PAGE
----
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Phys Exam 3: Ch 33

Leukocytes & Inflammation

Name the cells that are considered phagocytic granulocytes, from most common to least common PMNs (40-75%), Eosinophils (1-6%), Basophils (<1%)
What is the non-granular phagocytic cell, and what portion of the cells do they comprise? Monocytes, 2-10%
What do monocytes differentiate into? Macrophages
What are the non-phagocytic cells, and what portion of the cells to they comprise? Lymphocytes - B- and T-cells, 20-50%
What is the lifespan of a granulocyte in circulation and in the tissues? a few hours in circulation, a few days in tissues
What is the lifespan of a monocyte in circulation and in the tissues? a few days in circulation, months-years in tissues as macrophages
What is the lifespan of a lymphocytes in circulation and in the tissues? weeks to months in circulation, cycling b/n tissue & lymph nodes
What are the 3 types of cell movement? Ameboid motion, chemotaxis, diapedesis
Define chemotaxis Movement along a gradient of a chemical
Define diapedesis Movement thru the blood vessel wall
What types of structures can cells phagocytose? Tissue debris & non-self material, cell surface markers - continually replaced, antibodies & complement proteins (opsonization)
What are 3 specialized organelles? Phagosome, lysosome, peroxisome
What is a phagosome? vesicle enclosed by ophagocytosis
What is a lysosome? A vesicle that contains proteases & lipases for digestion
What is a peroxisome? A vesicle that contains free radicals: OH, O2-, H2O2
What are the cellular components that comprise the reticulo-endothelial system? monocytes - in plasma, macrophages - some in plasma, most in tissue
What is the action of histamine? Vasodilation of local blood vessels!
What is the infection route of the reticulo-endothelial system? Body surface --> tissues --> lymph nodes
What is the response of the reticulo-endothelial system to an infection? When a macrophage encounters a pathogen, the macrophage migrates into lymph node, then if pathogen is washed into the lymph node, the node is full of macrophages that will react to the pathogen
Besides the lymph system, where are some other types of macrophages located? fill the meshwork w/in the spleen; Kuppfer cells - line the liver sinusoids; alveolar macrophages; microglia in the brain
What is the general structure of flow of lymph through a lymph node? Lymph filtrate enters from several small lymph ducts, passes closely thru & around a maze of lymphocytes, and leaves thru a larger efferent lymph duct
What chemical vasodilator do injured tissue cells release to trigger the inflammatory response? Histamine
Describe what happens to the area of injury during the inflammatory response Vasodilation causes inc local flow to the tissue, pores b/n ECs enlarge, causing inc space b/n cells, allowing for increased fluid flow into the interstitial space. The increased fluid in the interstitial space will eventually move into the lymph system.
Why would the body want an increase in fluid flowing into the interstitial space around the site of injury during an inflammatory response? Fluid flow allows clotting proteins to the injury site, which wall off the area, increasing flow into the lymph system. It also allows more PMNs to the injury site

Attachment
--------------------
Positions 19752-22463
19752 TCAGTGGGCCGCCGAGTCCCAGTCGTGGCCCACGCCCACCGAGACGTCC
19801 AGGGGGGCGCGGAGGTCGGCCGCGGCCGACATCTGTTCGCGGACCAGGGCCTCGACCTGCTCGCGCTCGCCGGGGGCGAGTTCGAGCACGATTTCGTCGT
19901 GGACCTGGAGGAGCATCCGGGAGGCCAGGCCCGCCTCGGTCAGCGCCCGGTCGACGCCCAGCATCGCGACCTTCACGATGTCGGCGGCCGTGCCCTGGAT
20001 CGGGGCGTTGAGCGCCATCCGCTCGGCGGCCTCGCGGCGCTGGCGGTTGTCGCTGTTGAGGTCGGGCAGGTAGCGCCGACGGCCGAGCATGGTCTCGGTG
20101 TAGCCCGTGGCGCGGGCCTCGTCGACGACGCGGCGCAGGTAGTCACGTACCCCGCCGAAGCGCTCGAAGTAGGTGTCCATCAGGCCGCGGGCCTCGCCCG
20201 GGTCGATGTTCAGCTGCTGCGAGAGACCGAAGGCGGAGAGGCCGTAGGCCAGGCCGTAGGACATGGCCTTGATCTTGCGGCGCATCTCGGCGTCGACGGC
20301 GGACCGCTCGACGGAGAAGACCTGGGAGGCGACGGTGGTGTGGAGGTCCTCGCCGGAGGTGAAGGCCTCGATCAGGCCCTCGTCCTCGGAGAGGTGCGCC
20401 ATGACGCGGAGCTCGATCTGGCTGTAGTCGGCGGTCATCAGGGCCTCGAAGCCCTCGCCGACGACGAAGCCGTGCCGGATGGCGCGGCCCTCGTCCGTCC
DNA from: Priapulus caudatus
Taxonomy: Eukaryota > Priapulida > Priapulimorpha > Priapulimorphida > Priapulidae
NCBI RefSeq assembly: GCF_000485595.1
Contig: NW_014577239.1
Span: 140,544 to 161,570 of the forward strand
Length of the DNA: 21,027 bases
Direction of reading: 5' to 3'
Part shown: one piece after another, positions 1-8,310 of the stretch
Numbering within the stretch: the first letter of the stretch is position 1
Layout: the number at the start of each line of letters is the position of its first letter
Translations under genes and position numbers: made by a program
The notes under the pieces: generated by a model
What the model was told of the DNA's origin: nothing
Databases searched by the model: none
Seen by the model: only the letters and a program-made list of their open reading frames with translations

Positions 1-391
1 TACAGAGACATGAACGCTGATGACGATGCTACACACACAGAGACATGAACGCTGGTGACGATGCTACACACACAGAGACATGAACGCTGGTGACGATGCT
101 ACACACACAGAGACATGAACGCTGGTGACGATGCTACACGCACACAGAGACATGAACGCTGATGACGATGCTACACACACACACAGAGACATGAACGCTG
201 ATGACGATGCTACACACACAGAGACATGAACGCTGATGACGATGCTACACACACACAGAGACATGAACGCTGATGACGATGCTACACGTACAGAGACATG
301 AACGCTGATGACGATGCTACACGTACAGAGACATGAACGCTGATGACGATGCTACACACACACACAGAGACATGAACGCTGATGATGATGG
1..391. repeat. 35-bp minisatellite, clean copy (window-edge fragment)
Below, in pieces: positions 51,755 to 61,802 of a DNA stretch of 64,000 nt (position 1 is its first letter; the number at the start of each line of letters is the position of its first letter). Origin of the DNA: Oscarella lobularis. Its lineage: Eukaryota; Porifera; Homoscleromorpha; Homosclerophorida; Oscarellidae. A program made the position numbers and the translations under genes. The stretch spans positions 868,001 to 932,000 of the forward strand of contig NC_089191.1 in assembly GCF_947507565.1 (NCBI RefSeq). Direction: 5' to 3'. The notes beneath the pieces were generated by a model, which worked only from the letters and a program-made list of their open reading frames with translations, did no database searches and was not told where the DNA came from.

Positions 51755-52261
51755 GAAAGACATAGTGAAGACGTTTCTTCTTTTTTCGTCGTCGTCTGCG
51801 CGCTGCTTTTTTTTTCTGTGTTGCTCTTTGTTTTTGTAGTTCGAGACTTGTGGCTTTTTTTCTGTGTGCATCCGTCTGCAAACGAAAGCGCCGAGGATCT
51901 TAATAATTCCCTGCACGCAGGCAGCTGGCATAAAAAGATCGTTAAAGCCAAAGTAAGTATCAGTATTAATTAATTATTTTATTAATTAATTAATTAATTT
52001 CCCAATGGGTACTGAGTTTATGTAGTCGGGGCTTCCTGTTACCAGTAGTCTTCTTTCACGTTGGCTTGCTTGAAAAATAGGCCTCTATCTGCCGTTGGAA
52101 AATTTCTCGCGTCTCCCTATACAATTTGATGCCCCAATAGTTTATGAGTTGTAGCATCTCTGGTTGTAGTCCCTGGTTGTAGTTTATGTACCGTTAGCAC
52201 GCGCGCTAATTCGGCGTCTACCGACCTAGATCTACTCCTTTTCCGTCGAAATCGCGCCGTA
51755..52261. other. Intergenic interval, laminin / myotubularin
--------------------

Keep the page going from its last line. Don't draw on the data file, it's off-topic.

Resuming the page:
What are some classic signs of inflammation? Heat, swelling, redness, pain (Latin: calor, tumor, rubor, dolor)
Describe the leukocyte response during inflammation Macrophages become activated, attack the pathogen, release cytokines; PMNs & monocytes move from plasma --> injury site; monocytes differentiate into macrophages; PMNs & monocytes are released from the BM; More PMNs & monocytes are produced by the BM
What is TNF-alpha? A cytokine secreted by activated macrophages
What are the local effects caused by TNF-alpha? 1. Is a vasolilator - dilates blood vessels & enlarges pores; 2. Inc PMN attachment to vessel walls via surface proteins --> inc PMN presence; 3. Activates blood clotting via release of Tissue Factor
What are the systemic effects caused by TNF-alpha? 1. Inc PMN release from BM; 2. Activates hypothalamus to generate a fever; 3. Inc liver production of C-reactive protein, which activates the complement protein
What is the fxn of Complement protein? Mark bacteria for phagocytosis
What happens if there is excessive amounts of TNF-alpha in the blood? Septic shock - systemic bacterial infection and systemic release of cytokines
What is the fxn of eosinophils? Specialized to attack parasites
How do eosinophils carry out their fxn? They attach to roundworm/flatworm and release the contents of the granules
What do eosinophilic granules contain? Protease, lipase, RNAase, free radicals, H2O2, Major Basic Protein (a toxic peptide)
What is the fxn of the proteases, lipases, and RNAases within the eosinophilic granules? For cutting thru the plasma membrane & cytoplasm
Eosinophilic granules are modified versions of what structureS? Lysosomes, peroxisomes
Describe the fxn of Major Basic Protein 1. Forms pores in parasite membranes, causing the contents to leak out and are digested; 2. MBP binds complement protein, marking the parasite for phagocytosis
Created by: hclark86



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